This post was written by Tiffany Kajer Wright. “I am a grad student in the English department’s Professional Writing and Rhetoric program. If I’m not cooking, I’m probably watching a historical documentary on Netflix. I also love traveling with my husband – I’ve been to 19 countries and counting. I’m brand new to the SCRC, but I look forward to contributing more blogs in the future!”
This post is the first in a series of blogs coordinated with our Around the World in (Almost) 80 Days exhibit. We’re highlighting some of our collections and books that focus on travel and can be accessed here at the Special Collections Research Center. In this article, we’re taking a look at North and South America.
Have you ever wondered what it would be like to see far-flung parts of the world? Two of our collections can take you virtually anywhere. The first is the extensive Edith McChesney Ker collection of slides, scrapbooks, and other documents covering her global adventures. The second is the largely insect-focused Kjell Sandved collection, of Butterfly Alphabet fame. Both photographers are notable for capturing animal and plant life, as well as striking landscapes.
Reviewing these collections can bring the distant and exotic corners of the planet a little closer to home. This is especially true for areas of the world that are difficult to access, such as Easter Island or Angel Falls. Other places, like the Galapagos Islands or Nova Scotia, have well-traveled routes but are no less fascinating. We’ll begin this week’s journey with Easter Island.
The six stand in silent judgement, backs to the ocean. Their eyes are gone, but most still have their topknots. One is missing his head, and only the base remains for another. They are the Anakena Moai of Rapa Nui – Easter Island, to those outside of the South Pacific. Since 1888, it’s been a territory of Chile, and the mystery surrounding the immense statues has attracted travelers since the island was discovered. More than 800 Moai can be found on the island today, and most are easily accessible to the 80,000 tourists that stop by every year.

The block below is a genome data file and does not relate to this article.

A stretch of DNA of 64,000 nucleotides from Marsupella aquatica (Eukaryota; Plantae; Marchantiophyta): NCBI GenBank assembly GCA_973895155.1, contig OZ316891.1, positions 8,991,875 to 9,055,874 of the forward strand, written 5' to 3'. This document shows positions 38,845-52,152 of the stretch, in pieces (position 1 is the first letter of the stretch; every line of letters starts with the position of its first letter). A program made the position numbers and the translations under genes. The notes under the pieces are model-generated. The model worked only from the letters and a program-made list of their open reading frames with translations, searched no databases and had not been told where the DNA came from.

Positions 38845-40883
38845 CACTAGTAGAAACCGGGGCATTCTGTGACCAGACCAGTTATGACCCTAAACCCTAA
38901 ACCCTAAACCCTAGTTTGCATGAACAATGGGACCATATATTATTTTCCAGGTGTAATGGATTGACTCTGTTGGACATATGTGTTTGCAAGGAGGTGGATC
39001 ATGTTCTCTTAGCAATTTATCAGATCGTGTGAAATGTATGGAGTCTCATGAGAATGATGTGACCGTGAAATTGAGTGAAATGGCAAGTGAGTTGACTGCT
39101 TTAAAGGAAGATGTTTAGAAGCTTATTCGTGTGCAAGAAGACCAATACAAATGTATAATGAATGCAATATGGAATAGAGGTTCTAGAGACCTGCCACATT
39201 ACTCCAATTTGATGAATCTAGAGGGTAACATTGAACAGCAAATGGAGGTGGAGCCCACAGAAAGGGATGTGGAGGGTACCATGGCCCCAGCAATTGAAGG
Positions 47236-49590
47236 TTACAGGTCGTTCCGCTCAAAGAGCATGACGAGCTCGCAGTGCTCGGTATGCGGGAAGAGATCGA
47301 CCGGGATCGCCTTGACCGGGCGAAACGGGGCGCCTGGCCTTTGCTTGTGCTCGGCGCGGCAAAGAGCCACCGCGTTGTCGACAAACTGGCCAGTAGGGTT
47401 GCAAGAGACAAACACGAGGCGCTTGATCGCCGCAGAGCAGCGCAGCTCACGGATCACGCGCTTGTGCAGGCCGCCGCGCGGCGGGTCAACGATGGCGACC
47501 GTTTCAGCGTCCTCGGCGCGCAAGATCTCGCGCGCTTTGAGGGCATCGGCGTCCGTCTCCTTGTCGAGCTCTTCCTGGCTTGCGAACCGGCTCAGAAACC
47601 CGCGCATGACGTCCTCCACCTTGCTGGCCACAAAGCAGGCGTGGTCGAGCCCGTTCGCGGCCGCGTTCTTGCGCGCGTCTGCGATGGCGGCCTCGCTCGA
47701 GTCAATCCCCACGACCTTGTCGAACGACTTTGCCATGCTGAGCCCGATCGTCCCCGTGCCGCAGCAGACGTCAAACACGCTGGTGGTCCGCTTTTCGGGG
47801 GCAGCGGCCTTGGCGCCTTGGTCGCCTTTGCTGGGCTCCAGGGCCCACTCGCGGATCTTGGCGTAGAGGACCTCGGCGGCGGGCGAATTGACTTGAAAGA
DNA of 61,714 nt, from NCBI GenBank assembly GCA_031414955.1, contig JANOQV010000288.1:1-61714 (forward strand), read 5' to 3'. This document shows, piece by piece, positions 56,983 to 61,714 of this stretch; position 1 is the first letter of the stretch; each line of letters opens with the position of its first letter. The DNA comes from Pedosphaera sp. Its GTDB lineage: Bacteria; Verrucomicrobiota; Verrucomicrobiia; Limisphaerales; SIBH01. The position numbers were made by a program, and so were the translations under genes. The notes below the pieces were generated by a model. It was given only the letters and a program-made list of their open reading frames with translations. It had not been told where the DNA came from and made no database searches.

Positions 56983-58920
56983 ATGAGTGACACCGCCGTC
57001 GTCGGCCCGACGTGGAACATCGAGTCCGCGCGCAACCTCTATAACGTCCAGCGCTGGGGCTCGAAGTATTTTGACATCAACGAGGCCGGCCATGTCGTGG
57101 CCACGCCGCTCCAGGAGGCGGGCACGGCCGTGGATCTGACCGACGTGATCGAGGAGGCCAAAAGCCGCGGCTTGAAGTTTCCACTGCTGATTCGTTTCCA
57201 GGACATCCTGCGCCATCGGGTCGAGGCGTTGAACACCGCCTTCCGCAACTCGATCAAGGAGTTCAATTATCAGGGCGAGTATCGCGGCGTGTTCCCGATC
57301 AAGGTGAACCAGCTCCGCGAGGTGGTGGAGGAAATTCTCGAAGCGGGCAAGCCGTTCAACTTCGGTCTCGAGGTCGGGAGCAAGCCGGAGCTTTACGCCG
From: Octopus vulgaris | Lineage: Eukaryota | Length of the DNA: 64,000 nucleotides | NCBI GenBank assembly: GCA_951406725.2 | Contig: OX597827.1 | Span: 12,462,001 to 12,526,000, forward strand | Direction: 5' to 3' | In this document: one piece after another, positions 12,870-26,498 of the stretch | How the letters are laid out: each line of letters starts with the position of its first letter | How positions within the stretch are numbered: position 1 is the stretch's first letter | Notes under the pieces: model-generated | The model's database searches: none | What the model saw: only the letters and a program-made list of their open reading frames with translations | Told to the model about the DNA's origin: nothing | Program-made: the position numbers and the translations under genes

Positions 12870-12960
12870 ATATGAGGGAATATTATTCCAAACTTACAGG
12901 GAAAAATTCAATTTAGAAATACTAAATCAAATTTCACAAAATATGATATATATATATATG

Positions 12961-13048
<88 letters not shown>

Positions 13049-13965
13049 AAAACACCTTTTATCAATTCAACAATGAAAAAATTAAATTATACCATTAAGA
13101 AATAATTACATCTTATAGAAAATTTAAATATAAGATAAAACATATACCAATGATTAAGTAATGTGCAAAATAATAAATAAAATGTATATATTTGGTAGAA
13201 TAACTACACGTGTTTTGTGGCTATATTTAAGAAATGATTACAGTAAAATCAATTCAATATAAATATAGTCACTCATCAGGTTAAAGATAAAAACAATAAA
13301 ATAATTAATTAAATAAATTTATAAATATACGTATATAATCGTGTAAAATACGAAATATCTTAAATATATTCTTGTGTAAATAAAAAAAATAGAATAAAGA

Water tumbles over the edge of a cliff nearly three-quarters of a mile high, often shrouded by clouds. Toward the bottom, the water dissipates into a fine mist before converging into the Rio Kerepacupai Meru. This is Angel Falls, the highest waterfall in the world, and it sits deep in the Venezuelan jungle. Named after American pilot Jimmie Angel, the first to fly over it in 1933, the falls draw visitors from all over the world each year.
Home to some of the most specialized wildlife in the world, the Galapagos Islands have been the location for numerous scientific surveys for centuries. When a young geologist called Charles Darwin visited in 1835, he was so inspired by the variations of birds and other animals that he wrote On the Origin of Species. Scientists and researchers continue to visit this volcanic archipelago to better understand our planet’s history and evolution. Ecuador governs the islands today and has declared them a national park, drawing over 220,000 tourists per year.
Nova Scotia is a breathtaking province, with Bay of Fundy and its extreme tides on one side and the battering North Atlantic on the other. Fishermen have done very well in this part of Canada for centuries, though not without cost. More than 5,000 shipwrecks are documented in the region. Despite this historical precedent, well over 2 million tourists visit Nova Scotia each year, with the percentage of Americans steadily increasing.
Our exhibition will be up until mid-August. Stop by anytime to view our materials on display. Special Collections Research Center, go to our website and browse the finding aids by subject or title. You may also e-mail us at firstname.lastname@example.org or call 703-993-2220 if you would like to schedule an appointment, request materials, or if you have questions. Appointments are not necessary to request and view collections.